"A settlement following sufficient discovery and genuine arms-length negotiation is presumed fair." Nat'l Rural Telecomms., 221 F.R.D. at 528 (citing City Partnership Co. v. Atlantic Acquisition Ltd. P'ship, 100 F.3d 1041, 1043 (1st Cir. 1996)). Significant discovery has been conducted in this case. Plaintiff's counsel "reviewed thousands of documents concerning the wages, payroll records, and hours of work of Inventory Specialists, " reviewed the responses to discovery requests, conducted "interviews with percipient witnesses and putative [c]lass [m]embers, " deposed Bar None owner Joseph Seidel, and reviewed financial statements and tax returns of Bar None. Mot. for Final Approval at 9. The agreement was reached after extensive arm's length negotiations, meeting with a qualified mediator, and after considerable resources were spent determining the extent of damages, penalties, interest, and fees. Given the relatively small size of the class, the court finds settlement was reached with sufficient information as to the extent of liability, the number of employees affected, and with adequate time to fully develop the case and reach agreement. This factor weighs in favor of approving the settlement agreement.

F. Experience and Views of Counsel

Both parties' counsel are "particularly experienced in wage and hour class actions" and support the settlement. Mot. for Final Approval at 12; See Nat'l Rural Telecomms., 221 F.R.D. at 528 ("Great weight is accorded to the recommendation of counsel, who are most closely acquainted with the facts of the underlying litigation.") (internal quotation marks and citations omitted). This deference is justified because "[p]arties represented by competent counsel are better positioned than courts to produce a settlement that fairly reflects each party's expected outcome in the litigation." In re Pacific Enters. Sec. Litig., 47 F.3d 373, 378 (9th Cir. 1995). Here, counsel "believes this is a fair and reasonable settlement that is in the best interest of the class, in light of the complexities of the case, the state of the law and uncertainties of litigation and collectability." Mot. for Final Approval at 12. This factor weighs in favor of approving the settlement.

G. Reaction of the Class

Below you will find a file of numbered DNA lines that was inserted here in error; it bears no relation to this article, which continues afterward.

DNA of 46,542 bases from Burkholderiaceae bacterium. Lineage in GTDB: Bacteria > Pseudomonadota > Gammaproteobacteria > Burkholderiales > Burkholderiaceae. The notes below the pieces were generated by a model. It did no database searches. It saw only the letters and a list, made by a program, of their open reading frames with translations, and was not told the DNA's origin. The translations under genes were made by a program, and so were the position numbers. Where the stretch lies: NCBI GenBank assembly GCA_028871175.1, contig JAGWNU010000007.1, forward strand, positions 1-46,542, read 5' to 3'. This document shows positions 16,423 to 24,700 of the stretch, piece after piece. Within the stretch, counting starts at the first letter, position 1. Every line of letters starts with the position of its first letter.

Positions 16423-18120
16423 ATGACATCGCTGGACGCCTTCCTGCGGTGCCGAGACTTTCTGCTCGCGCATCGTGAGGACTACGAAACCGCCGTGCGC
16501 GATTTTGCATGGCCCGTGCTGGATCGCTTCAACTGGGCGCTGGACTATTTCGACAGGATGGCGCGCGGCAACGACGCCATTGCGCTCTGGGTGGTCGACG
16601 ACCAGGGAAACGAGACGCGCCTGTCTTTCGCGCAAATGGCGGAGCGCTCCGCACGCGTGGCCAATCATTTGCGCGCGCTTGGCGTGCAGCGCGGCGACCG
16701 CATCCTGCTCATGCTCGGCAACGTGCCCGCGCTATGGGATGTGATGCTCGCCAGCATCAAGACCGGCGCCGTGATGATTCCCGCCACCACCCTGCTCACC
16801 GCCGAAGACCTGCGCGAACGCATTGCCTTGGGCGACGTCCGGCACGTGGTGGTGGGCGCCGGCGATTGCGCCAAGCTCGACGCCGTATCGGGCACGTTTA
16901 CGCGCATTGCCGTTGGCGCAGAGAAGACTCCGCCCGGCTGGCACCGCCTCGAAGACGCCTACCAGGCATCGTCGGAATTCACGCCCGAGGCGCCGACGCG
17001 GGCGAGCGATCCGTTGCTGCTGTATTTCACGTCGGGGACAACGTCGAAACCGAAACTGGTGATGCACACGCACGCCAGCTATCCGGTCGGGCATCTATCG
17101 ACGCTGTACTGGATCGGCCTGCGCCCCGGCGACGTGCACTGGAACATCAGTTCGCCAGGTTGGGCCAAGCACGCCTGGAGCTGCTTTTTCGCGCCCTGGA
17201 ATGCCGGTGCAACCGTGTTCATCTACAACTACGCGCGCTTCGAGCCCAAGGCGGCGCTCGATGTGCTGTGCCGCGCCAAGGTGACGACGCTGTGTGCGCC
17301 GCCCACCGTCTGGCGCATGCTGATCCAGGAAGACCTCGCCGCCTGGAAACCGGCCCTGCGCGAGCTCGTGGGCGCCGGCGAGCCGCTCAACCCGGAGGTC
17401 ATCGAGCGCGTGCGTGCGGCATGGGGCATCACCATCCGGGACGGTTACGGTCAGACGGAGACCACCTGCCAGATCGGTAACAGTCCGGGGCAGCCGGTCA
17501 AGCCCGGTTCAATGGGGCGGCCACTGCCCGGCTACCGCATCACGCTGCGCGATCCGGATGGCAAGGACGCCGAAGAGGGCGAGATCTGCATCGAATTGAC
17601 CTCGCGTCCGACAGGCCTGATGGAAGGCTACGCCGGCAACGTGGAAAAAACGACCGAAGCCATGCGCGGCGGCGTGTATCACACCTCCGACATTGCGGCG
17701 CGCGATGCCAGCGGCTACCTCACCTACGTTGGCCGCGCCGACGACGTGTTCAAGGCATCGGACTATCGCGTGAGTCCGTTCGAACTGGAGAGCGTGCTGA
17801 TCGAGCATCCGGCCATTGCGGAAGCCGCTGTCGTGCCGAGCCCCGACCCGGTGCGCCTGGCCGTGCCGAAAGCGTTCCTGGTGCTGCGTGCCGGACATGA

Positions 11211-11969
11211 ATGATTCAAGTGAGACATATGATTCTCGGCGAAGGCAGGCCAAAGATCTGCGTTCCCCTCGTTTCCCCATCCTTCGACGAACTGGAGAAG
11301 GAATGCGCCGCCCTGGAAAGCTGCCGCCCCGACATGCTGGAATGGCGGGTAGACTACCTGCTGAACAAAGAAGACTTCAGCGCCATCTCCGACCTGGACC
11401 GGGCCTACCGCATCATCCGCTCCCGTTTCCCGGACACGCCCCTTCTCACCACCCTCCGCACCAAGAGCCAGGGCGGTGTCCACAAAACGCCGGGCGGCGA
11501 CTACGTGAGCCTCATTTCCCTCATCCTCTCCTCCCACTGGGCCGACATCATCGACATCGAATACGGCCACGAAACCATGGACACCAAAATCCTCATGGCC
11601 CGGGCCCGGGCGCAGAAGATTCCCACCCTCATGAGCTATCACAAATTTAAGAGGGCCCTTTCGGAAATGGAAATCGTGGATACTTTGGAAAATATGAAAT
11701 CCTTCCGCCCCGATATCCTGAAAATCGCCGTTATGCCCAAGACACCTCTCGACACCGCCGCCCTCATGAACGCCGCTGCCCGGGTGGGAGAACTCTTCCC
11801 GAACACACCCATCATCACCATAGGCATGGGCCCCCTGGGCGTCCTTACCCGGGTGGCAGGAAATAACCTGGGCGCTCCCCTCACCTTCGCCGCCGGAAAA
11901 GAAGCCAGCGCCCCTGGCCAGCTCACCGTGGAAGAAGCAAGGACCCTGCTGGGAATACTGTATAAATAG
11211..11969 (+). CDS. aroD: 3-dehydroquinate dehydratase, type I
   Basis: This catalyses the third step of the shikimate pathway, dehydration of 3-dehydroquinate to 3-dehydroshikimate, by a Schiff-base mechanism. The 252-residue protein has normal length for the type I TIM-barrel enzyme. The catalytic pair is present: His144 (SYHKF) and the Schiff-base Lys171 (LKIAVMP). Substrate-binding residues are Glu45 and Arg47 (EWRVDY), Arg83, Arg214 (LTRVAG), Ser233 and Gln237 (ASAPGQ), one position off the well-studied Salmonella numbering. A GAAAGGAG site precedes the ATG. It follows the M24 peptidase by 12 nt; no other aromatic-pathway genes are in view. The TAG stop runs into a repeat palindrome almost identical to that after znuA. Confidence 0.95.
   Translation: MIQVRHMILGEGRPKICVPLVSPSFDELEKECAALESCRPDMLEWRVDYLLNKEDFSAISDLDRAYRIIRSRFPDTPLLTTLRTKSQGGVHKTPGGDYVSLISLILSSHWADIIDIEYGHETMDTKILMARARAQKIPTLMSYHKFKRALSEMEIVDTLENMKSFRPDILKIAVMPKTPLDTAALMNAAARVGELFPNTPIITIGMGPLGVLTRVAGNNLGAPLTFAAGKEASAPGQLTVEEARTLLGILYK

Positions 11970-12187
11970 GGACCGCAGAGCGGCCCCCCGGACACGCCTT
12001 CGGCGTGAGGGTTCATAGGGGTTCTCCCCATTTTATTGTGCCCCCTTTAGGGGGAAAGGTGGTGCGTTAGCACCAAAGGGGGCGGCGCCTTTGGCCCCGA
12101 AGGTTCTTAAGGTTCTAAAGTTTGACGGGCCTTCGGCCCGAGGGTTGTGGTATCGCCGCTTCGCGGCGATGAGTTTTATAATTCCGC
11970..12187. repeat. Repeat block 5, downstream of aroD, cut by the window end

"It is established that the absence of a large number of objections to a proposed class action settlement raises a strong presumption that the terms of a proposed class settlement action are favorable to the class members." Nat'l Rural Telecomms., 221 F.R.D. at 529 (citations omitted).

That class administrators received no opt-out forms or objections from potential class members is strongly persuasive. See, e.g., In re Omnivision Techs., Inc., 559 F.Supp.2d 1036, 1043 (N.D. Cal. 2008) ("By any standard, the lack of objection of the Class Members favors approval of the Settlement.") (citations omitted); Wren v. RGIS Inventory Specialists, 2011 WL 1230826, at *11 (N.D. Cal. Apr. 1, 2011) supplemented, No. C-06-05778 JCS, 2011 WL 1838562 (N.D. Cal. May 13, 2011) (noting "minimal number of objections filed strongly supports approval of the settlement"). This factor weighs in favor of approving the settlement.

H. Possibility of Collusion

Before approving a settlement, the court must consider whether it is the product of collusion. Hanlon, 150 F.3d at 1026; Monterrubio v. Best Buy Stores, L.P., 291 F.R.D. 443, 453-54 (E.D. Cal. 2013).

Here, the parties reached settlement agreement following a mediation session on January 23, 2014. ECF No. 29 at ¶ G; see In re Bluetooth Headset Prods. Liability Litig. ( Bluetooth ), 654 F.3d 935, 948 (9th Cir. 2011) (participation of mediator is not dispositive, but is "a factor weighing in favor of a finding of non-collusiveness"). The parties' private mediation took place before a neutral and experienced mediator, Jeffrey Ross. The court finds no objective signs of collusion in this action. Accordingly, this factor weighs in favor of approving the settlement. In re Toys R Us-Delaware, Inc.-Fair & Accurate Credit Transactions Act (FACTA) Litig., 295 F.R.D. 438, 457-58 (C.D. Cal. 2014).

In sum, considering all relevant factors, the court concludes the circumstances surrounding the settlement weigh in favor of finding it fair and adequate. All of the preconditions to certification have remained satisfied since the court preliminarily certified the settlement class. After carefully reviewing the parties' submissions in light of the relevant factors, for the reasons discussed above, the motion for final approval of class settlement is GRANTED.